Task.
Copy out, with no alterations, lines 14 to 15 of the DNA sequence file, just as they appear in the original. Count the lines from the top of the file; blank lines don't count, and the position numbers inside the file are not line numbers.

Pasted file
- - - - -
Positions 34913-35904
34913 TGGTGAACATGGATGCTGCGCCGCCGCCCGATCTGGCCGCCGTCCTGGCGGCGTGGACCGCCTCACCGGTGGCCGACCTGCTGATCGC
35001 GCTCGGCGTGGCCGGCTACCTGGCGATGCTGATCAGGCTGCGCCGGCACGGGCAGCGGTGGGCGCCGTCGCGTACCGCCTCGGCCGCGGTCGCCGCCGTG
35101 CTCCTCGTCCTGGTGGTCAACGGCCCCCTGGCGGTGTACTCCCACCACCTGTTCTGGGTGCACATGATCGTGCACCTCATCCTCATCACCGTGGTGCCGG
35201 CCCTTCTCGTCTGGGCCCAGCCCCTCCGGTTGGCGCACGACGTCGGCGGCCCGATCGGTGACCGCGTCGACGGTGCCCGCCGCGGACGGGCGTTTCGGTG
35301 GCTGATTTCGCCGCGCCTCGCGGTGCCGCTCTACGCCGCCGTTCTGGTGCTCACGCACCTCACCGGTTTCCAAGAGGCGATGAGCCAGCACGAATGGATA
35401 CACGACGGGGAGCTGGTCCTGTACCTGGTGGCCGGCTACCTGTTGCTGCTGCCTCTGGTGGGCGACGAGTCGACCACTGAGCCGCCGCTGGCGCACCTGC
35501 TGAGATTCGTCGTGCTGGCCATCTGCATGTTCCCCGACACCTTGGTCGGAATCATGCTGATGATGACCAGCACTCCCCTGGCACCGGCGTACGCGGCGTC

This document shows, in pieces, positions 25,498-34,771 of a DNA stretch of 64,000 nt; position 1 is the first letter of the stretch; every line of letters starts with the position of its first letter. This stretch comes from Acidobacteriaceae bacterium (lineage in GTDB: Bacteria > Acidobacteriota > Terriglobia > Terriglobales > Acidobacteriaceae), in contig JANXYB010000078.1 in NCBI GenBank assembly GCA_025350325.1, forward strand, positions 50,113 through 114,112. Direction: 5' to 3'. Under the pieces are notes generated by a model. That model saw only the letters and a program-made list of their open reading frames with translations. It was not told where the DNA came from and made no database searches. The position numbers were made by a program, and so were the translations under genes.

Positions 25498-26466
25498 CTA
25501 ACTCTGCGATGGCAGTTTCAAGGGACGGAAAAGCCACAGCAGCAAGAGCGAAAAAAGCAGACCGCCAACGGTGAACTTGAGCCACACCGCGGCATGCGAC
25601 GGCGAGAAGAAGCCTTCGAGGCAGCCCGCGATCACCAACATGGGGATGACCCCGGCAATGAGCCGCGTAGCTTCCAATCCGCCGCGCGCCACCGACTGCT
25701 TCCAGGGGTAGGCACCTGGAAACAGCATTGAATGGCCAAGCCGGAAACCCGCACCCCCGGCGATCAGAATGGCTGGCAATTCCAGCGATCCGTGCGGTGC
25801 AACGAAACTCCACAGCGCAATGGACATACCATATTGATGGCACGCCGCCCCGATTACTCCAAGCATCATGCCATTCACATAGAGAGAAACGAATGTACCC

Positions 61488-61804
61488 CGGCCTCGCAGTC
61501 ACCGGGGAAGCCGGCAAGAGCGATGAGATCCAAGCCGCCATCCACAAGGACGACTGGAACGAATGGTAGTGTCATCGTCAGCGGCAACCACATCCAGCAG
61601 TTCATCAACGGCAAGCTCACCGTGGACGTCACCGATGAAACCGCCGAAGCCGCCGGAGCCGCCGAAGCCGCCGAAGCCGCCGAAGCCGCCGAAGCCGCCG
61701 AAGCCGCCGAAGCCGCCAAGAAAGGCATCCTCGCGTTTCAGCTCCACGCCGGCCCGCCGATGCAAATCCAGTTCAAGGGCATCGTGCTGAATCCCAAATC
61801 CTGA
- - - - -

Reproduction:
25701 TCCAGGGGTAGGCACCTGGAAACAGCATTGAATGGCCAAGCCGGAAACCCGCACCCCCGGCGATCAGAATGGCTGGCAATTCCAGCGATCCGTGCGGTGC
25801 AACGAAACTCCACAGCGCAATGGACATACCATATTGATGGCACGCCGCCCCGATTACTCCAAGCATCATGCCATTCACATAGAGAGAAACGAATGTACCC